Reviewed from BBC iPlayer... A relentless series of cancelled trains meant I missed Alina Ibragimova and Cédric Tiberghien at Wigmore Hall in person and as planned; but even digitised, Ibragimova’s fiddle-playing was so tonally gorgeous that it must have been a joy in the real acoustic.
Ibragimova and Tiberghien built their programme rather oddly if persuasively around an absent piece: César Franck’s Violin Sonata, with which they are currently touring, but which wasn’t played here.
They opened with the Poème élégiaque by the Belgian violinist and composer Eugène Ysaÿe (1858-1931), dedicatee of the Franck. Here Ibragimova was rich, lyrical, and almost vocal at times, with great contrasts of tone matching perfectly the musical moment. Tiberghien’s piano was largely in the background (as broadcast), but an ever-present in underpinning the violinist, occasionally popping to the fore with a few telling notes.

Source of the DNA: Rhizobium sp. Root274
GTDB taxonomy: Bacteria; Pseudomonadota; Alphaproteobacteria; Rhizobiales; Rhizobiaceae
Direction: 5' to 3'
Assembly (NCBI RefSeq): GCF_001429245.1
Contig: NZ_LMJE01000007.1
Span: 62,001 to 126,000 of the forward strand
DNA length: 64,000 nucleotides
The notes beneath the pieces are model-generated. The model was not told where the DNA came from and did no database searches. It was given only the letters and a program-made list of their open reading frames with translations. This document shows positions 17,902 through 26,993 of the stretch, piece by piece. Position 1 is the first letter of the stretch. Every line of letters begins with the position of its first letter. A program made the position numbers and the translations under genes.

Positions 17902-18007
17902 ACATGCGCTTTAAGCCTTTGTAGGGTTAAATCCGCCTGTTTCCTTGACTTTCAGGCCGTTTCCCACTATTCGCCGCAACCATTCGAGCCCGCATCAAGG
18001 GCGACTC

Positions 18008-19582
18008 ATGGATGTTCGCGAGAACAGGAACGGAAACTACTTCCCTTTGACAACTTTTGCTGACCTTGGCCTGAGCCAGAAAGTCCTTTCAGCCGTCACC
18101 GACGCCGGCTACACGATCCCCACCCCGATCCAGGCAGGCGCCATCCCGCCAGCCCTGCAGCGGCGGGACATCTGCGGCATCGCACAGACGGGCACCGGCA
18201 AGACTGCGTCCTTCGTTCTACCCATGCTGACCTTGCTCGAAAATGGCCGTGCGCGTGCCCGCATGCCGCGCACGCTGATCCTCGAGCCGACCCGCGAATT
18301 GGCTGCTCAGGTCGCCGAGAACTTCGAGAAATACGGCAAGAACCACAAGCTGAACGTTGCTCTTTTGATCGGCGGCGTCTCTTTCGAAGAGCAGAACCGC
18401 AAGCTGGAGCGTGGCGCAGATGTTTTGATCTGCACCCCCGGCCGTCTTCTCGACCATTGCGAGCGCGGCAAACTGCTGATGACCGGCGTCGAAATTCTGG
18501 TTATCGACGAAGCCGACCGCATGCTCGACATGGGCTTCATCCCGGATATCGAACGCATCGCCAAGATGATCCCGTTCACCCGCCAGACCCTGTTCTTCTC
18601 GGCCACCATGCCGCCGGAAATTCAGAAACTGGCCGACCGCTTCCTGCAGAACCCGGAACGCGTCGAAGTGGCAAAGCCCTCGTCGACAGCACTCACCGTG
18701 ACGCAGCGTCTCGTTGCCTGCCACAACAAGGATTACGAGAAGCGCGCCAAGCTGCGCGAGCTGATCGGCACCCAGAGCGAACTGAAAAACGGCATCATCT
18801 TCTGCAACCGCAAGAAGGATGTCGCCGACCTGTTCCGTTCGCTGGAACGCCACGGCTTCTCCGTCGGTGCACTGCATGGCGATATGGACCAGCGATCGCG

Following the quarter-hour Ysaÿe, the bulk of the recital came from the Violin Sonata by Louis Vierne, a pupil of Franck and near-contemporary of Ysaÿe. Vierne is best-known for his organ music but this is a thoroughly idiomatic piece, at times somewhat Debussy-like.
Again it was the sheer physical loveliness of Ibragimova’s violin which carried the work, supported throughout by Tiberghien; and if Vierne’s dramas are perhaps a tiny bit polite, there was rawer, yearning emotion on display in the Nocturne by Lili Boulanger which the pair played as an encore. She was a pupil of Vierne and therefore a grand-pupil, as it were, of Franck – completing the intriguing circle around that unplayed piece.